Due to increased urbanisation most developing countries have seen a reduction in rural living standards and a resultant increase in extreme poverty. Bangladesh is an exception here. Ingenious Bangladeshi villagers found actionable solutions within the constraints they have. Homogeneity of language, culture, and religion has proven helpful for NGOs to scale up development efforts. What worked in one village is likely to work in the next village and the next village is not far away. Another contributor to development in rural Bangladesh is the massive migration of over six million Bangladeshis – mostly male – to foreign countries. They send a large portion of their income to their families and relatives in villages. In 2014, they sent over $14 billion. By some calculations, remittances exceed net aid by a factor of 20: a remarkable success for the "bottomless basket" of 1970s. Yet, whether this glowing success indicator is contributing to an apparently hidden – but potentially problematic – social change related to "absent groom" and "runaway bride" in villages remains to be seen.
A MODEL FOR RESILIENCE
The cyclone of 1970 was estimated to have killed over half a million people in Bangladesh while the 2007 cyclone Sidr was more powerful, but killed only one hundredth as many. This pragmatic response to natural disaster shows how effectively Bangladesh has learned and adapted through careful planning and effective implementation of cyclone shelters and early warning systems.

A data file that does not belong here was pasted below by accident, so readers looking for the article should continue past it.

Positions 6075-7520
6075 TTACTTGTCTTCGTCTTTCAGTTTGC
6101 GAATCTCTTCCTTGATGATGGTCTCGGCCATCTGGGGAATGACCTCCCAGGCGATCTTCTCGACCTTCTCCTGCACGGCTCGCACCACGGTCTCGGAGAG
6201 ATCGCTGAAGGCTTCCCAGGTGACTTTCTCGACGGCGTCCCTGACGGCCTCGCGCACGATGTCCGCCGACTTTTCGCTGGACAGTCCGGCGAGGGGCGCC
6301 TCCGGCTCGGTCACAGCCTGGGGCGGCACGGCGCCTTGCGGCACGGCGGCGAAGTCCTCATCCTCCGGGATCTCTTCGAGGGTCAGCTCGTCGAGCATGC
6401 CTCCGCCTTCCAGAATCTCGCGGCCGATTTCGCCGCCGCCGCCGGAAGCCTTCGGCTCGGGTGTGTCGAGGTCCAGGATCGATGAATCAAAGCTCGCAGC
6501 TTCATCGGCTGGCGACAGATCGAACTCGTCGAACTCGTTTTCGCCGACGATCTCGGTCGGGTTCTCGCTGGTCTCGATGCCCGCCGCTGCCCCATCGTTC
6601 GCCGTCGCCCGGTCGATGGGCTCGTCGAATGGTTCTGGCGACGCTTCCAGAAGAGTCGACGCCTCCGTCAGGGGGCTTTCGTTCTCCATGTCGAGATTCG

In 1970s, in many developing countries, diarrhea was one of the leading causes of childhood mortality. Many solutions were possible to combat this global problem. Several national and international governmental and non-governmental organisations started working together and developed an extraordinary actionable solution - oral rehydration therapy (ORT) - consisting of sugar, salt, and water to save lives of millions. The development of ORT is considered by many as a magic bullet that has saved more lives than any other medical discovery of our time. The simplicity of ORT and BRAC's implementation strategy to popularise and spread its use made a significant drop in diarrhea related mortality actionable.
BANGLADESH'S MODEL IS NOT AN ORPHAN
Not surprisingly, different groups will fight over who and what is responsible for the successes of Bangladesh. Key contenders include the government, politicians, army, international community, and the NGOs. Success usually has many parents and an independent 'paternity test' for this remarkable story would be difficult and may not be necessary or even helpful. Despite dysfunctional institutions, level of poverty, and widespread corruption, Bangladesh has achieved progress in many social development indicators by creating social awareness and implementing context specific actionable solutions. Many are somewhat surprised by this success and rightfully skeptical about its sustainability because of fragile governance structure, inadequate long-term planning, and uncertainty imposed by changing climate and sea-level rise.
Now, instead of looking for the parent for this story of success or surprise, we should ask: What made this success possible? What will it take to make this sustainable? How to tell this story and engage the world to promote Bangladeshi Brand of Ingenuity and spread this recipe for success to other developing nations?
Please share possible to actionable ideas to [email protected] that we can discuss and create a network of partners to address these societal problems in actionable ways.
The writer is Director of Water Diplomacy, Professor of Civil and Environmental Engineering and Professor of Water Diplomacy at the Fletcher School of Law and Diplomacy at Tufts University, USA. Twitter: @ShafikIslam